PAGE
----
bly Tikal, but its reading remains                                                                           this inscription (at D1b
problematic. One comes from the                                                                              and D3a) - a remarkable
fragment of a stone slab, possibly                                                                            fact considering that this
a throne or sarcophagus lid, found                                                                             represents one quarter
on Temple XXI at Palenque                                                                                    of the entire text. Each
(Schele and Mathews 1979: no.                                                                                appears in direct associa-
553) (Figure 4a). Its incomplete                                                                             tion with one of the three
text shows only the end of a           Figure 2. The hieroglyphic inscription                                 dates, and it is probably
Supplementary Series and “3            (drawing by the author)                                                  no coincidence that
Yaxk’in,” followed by the bird                                                                                   these dates are all
man glyph. Given the month and         Transcription of the Stucco Text from                                 connected numerologi-
verb combination, the Temple XXI       Palenque, Temple XIX                                                  cally. With the ‘u-nah
text very likely recorded the same                                                                           “first” modifier before-
date we find in Temple XIX,            A1: ‘UX-’AJAW ‘UX-YAX-K’IN-ni                                          hand, I suspect that ‘u- 3 Ajaw 3 Yaxk’in.          B1: ?                                                                   “heron”-le can be ana-
                                       A2: ‘U-NA:H-hi ‘U-?-le                                                lyzed as a noun derived
The full-figure bird man also          B2: WAK-AJAW ‘UXLAJUN-                                                from an intransitive verb
occurs as a verb or predicate in             MUWA:N-ni                                                       (“it is his first ‘x’-ing”).
two Tonina inscriptions.               C1: CHUM-TU:N-ni
Monument 141 cites it in connec-       D1: ‘U-CHA’-TAL-la ‘U-?-le                                             Whatever action the
tion with the date 4        C2: B’OLON-’AJAW WAXAKLAJUN-                                             heron records, it is the
Ajaw 13 Ch’en (Figure 4b). It                ka-se-wa                                                            key topic of the
stands alone without any other         D2: k’a-[ma]-? hi-li                                                   inscription.
verb or protagonist, suggesting        D3: ‘U-?-le ‘U-PAKAL-K’INICH                                          Unfortunately, its deci-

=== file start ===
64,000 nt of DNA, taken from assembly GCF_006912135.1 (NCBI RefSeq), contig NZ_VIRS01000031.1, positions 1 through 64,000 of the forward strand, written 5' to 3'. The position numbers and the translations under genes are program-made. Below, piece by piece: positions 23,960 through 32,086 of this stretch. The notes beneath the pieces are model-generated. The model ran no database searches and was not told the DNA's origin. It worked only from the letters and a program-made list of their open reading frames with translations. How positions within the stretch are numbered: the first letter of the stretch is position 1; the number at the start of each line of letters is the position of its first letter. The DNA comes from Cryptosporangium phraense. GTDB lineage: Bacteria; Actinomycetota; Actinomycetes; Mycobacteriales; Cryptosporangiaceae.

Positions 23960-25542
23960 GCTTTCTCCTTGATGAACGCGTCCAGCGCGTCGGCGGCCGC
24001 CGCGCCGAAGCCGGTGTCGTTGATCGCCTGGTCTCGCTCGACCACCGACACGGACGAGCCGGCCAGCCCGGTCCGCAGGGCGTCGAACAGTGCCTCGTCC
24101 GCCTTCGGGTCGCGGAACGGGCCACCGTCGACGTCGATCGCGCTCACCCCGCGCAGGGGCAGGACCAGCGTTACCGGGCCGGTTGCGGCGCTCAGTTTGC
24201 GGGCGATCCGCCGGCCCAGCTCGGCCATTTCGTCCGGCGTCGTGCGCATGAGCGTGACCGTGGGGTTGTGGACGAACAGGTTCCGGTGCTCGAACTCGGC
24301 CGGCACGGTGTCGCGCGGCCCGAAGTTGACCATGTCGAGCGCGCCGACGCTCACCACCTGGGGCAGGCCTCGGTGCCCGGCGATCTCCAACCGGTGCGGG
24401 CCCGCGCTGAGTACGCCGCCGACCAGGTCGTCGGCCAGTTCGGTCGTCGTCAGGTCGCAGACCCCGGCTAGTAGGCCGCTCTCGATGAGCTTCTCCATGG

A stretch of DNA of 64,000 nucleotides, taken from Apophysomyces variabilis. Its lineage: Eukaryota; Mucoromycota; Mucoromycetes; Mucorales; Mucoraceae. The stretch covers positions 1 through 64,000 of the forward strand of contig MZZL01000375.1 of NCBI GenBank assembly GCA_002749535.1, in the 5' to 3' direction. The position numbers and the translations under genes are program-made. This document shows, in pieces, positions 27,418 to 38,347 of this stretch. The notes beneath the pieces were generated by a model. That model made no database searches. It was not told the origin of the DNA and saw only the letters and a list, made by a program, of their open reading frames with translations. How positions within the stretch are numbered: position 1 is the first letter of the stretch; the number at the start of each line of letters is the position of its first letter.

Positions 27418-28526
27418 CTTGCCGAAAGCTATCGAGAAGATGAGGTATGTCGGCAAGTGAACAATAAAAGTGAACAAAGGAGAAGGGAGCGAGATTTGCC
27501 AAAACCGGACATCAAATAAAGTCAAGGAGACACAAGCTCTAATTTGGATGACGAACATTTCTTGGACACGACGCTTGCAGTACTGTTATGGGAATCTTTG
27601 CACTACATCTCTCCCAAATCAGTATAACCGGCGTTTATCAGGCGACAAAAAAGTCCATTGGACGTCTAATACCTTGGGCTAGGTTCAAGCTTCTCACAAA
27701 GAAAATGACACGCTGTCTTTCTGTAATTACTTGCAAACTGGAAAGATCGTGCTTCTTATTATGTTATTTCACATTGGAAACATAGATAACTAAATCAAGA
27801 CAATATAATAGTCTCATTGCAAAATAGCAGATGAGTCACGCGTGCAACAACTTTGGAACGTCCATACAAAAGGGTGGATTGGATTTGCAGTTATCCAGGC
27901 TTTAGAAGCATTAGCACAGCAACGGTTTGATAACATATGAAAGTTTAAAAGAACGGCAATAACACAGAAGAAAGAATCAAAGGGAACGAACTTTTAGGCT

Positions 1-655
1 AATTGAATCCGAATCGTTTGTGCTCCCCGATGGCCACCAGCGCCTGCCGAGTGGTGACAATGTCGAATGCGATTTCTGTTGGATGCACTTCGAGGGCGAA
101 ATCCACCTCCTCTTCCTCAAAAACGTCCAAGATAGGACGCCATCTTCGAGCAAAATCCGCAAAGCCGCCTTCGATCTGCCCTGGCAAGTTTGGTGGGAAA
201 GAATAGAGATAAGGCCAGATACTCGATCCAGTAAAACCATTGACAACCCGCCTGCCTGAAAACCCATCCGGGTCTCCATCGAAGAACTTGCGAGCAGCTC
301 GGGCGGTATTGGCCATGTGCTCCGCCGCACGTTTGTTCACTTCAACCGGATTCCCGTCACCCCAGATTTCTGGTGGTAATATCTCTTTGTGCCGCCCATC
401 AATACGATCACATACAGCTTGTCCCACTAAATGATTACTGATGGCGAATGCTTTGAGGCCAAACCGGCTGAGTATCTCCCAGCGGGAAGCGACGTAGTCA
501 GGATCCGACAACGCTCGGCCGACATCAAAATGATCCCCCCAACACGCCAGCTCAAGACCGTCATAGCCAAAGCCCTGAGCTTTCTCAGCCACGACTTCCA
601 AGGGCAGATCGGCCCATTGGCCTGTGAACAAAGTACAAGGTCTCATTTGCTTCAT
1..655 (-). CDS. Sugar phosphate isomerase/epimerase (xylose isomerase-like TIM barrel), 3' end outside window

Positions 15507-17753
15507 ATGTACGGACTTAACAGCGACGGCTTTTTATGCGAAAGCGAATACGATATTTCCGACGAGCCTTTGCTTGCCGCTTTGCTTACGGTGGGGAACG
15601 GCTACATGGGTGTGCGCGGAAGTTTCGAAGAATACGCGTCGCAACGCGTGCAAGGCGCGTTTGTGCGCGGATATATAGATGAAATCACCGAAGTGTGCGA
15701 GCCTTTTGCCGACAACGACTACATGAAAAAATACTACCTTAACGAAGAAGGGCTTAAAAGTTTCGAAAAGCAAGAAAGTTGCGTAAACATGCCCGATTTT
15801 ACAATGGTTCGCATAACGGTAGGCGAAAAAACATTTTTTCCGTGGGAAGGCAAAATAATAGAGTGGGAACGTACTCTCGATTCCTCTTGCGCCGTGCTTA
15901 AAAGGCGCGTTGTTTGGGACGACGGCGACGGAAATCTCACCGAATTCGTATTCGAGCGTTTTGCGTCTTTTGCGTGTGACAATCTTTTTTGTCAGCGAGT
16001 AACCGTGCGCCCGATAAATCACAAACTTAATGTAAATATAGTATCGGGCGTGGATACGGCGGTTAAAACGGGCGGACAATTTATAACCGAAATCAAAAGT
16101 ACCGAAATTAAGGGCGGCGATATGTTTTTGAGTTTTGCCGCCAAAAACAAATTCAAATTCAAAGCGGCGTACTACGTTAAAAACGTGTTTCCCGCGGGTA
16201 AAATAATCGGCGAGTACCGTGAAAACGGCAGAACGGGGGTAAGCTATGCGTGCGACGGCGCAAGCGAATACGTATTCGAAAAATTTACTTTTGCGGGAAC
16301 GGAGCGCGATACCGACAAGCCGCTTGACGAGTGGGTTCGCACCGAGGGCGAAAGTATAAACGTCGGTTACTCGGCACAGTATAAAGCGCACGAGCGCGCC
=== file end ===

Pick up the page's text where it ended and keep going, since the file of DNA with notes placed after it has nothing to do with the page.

that it somehow describes some         D4: b’a-ch’o-ko ?-NAL-la                                                pherment is unlikely
general characteristic of the date,    D5: ch’o-ko ne-?-la                                                      until more examples
rather than an action of any kind.     D6: ?-?-K’UH                                                              can be found; only
Another Tonina stela (as yet                                                                                 one other case of the
undesignated) bears the date                                                                                 glyph is known, also 8 Ajaw 8 Zip on its base,        17.9.0) of the four standard hotun subdi-      from Temple XIX at Palenque (Figure 6).
once more with the bird man glyph.2          visions of the K’atun. It seems, then, that    There, on the inscribed platform, the
Here it follows a standard half-period       the bird man marks a previously                heron occurs in the name caption of a
glyph (‘u-tanlam-il), indicating that the    unknown ritual or calendar cycle. It is        seated noble, but without any of the
Maya themselves viewed the date as the       interesting, however, that the last date in    affixation seen in the stucco inscription.
midpoint of the 5 Tun period, as already     the stucco text from Temple XIX,               It occupies a very different syntactic
described.                         , fell on the same kind of sta-      position, therefore, as a title or personal
                                             tion, but that no bird man glyph accom-        reference.
Grouping the bird man references from        panies that statement.
Palenque and Tonina, we find that the                                                       The heron sign, with its image of the bird
dates fall into a possible pattern:          The third glyph of the stucco text (A2)        taking a fish in its beak, may be connect-
                                             follows the bird man and presumably            ed to the distinctive costume worn in the 4 Ajaw 13 Ch’en/                  provides more specific information about       scene below. Although damaged and
   TNA: M.141                                the opening date. Its first part is ‘U-        incomplete, the huge outfit worn by the 3 Ajaw 3 Yaxk’in/                NAH-hi, ‘u-nah, “(it is) his/her/its first.”   walking male figure represents a kind of